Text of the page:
Oh, dear. That sounds terrible. Has this ever led you to doing something that made others notice?
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Unfortunately about a month ago it involved the police and I had to get picked up by my parents or go to a hospital. I thought I was being watched on TV by a group as a test subject as someone mentally ill. So out of anger I left my house at midnight and started narrating everything I saw and said my thoughts aloud to give context to the potential audience. Then I said aloud "Wtf are you doing none of this is happening" but I was afraid that if I stopped they would misjudge me since they wouldn't have context to my actions, maybe if I narrated it then they would think I wasn't weird and would be more understanding of my thought pattern.
I was along the highway and someone had called in that I was just walking around, police came, I explained my fears but said I'm probably wrong and to please not take anything I say to heart because I wasn't doing well and I see my doctor soon so I could make it. I was transparent, and the cops were really nice about it and wished me luck. It's hard because I know I was trying my hardest to stop it, and it still happened but oh well. Thankfully doing well right now
Thank you for you very kind words to the psychiatric field. Psychiatry is probably the most disrespected field of medicine next to chiropractors. It's frustrating because we go through all this medical training and schooling, the same as every other MD, and yet we can't always see how to heal our patients. It's still a while yet before I reach that part. but it will be extremely taxing when it comes. The reward though when a patient who suffers finds a regiment that makes them feel better, that's what it's all about. I'm specializing in schizophrenia and personality disorders, so the conditions many strip-mall psychs don't really like to treat. Learning how to approach schizophrenia and its related disorders is akin to learning deep philosophy: barely anyone truly understands it, but we can put the pieces together best we can and roll with it.
I see now, yeah I've really only ever seen gabapentin prescribed for people with MS or pain in their back or extremities. He was right to avoid benzodiazapines and probably antidepressants as well. I agree that the worse symptom should be dealt with first. Some mood stabilizers are good for schizoaffective, and ECT has shown to possibly reduce psychotic symptoms while also allowing antidepressants to work better and resolve depressive symptoms. I do truly hope you find a way to overcome your psychosis though, and it's fantastic that you've developed such a great patient relationship with your doctor.
Yeah there's this mainstream view of psychiatry and mental health medication in general being a sham that makes things worse, it's horrible. Like I'm glad that it's at least clear that medication is not a simple thing, it can have awful side effects and often involves a legnthy trial and error process, but this outright hatred of it pisses me off. I used to subscribe to that viewpoint because me as a teenager grew up with that being parroted everywhere, and me going off my meds gave me a larger pool of humiliating flashbacks that could have been avoided. It just discourages those from getting the help they need, some people even reject the existence of mental illness. Like I'd love for them to explain why I suddenly can go 4-5 days without any sleep or why I intermittently feel like sleeping with a knife under my pillow, guess it's just "the real me" to them lol.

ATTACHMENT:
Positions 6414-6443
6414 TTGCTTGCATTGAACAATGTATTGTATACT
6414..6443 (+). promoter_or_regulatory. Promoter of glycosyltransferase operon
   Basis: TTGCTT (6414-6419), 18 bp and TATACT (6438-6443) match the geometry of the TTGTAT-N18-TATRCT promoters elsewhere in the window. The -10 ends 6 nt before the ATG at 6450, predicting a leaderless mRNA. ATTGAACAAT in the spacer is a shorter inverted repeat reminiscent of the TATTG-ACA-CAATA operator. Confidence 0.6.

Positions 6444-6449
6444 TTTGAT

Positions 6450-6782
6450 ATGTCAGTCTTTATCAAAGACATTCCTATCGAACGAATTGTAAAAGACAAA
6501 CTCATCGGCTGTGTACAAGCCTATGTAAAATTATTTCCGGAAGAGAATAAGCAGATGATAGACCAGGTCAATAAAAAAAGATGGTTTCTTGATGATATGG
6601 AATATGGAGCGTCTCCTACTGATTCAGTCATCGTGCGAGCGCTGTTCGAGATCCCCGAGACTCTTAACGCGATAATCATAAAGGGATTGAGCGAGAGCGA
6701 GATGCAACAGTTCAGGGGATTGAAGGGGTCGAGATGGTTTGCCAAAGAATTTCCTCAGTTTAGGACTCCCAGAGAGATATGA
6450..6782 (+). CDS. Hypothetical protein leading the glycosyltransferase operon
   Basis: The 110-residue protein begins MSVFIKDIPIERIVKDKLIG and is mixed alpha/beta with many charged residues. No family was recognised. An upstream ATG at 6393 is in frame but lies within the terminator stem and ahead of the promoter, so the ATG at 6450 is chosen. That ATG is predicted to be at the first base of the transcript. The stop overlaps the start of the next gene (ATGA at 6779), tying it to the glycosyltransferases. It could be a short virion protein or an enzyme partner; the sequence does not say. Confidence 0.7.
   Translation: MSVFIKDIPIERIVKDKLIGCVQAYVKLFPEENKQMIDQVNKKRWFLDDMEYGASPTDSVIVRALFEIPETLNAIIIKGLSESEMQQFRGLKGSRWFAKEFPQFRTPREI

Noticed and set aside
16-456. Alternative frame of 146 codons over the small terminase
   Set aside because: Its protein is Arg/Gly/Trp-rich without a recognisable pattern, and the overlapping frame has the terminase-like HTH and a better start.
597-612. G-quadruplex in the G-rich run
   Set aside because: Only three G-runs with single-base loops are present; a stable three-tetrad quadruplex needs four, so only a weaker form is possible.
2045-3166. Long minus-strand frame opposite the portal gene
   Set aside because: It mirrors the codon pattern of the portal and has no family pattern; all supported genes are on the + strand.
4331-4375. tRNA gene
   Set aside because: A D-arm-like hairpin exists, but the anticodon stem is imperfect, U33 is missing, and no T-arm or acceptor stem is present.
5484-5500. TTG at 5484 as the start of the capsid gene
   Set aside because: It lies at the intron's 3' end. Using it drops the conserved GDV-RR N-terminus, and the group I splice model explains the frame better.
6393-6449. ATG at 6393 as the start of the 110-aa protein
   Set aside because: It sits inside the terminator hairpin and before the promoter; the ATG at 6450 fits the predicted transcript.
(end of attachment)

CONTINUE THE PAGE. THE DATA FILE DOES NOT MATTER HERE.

I think part of the difficulty is that it's often latent in mental health, for physical health you can see and measure a problem but in mental illness it requires time and examination of someone's life and the clues to a mental illness is sometimes given in a few scattered statements that the patient casually says, unaware of any problem. And with schizophrenia and bipolar having the impairment of insight and awareness, it's hard because I didn't share any of the crazy **** I did to my doctor because I didn't think much of it at the time. Same thing with the reaction to a medication, mood and sanity are not numerical values you can plug into a calculator, it's a whole spectrum of traits interacting with each other. It's a hard thing, and I credit you guys for doing what often seems like the impossible to us suffering. Having a good relationship with psychiatrist/client is so crucial because it can be a very personal thing learning the intricacies of the client, and the patient has to trust the doctor.
Thanks again, so far things are looking good! Hope it lasts, don't want to jinx myself just yet. Good luck on your studies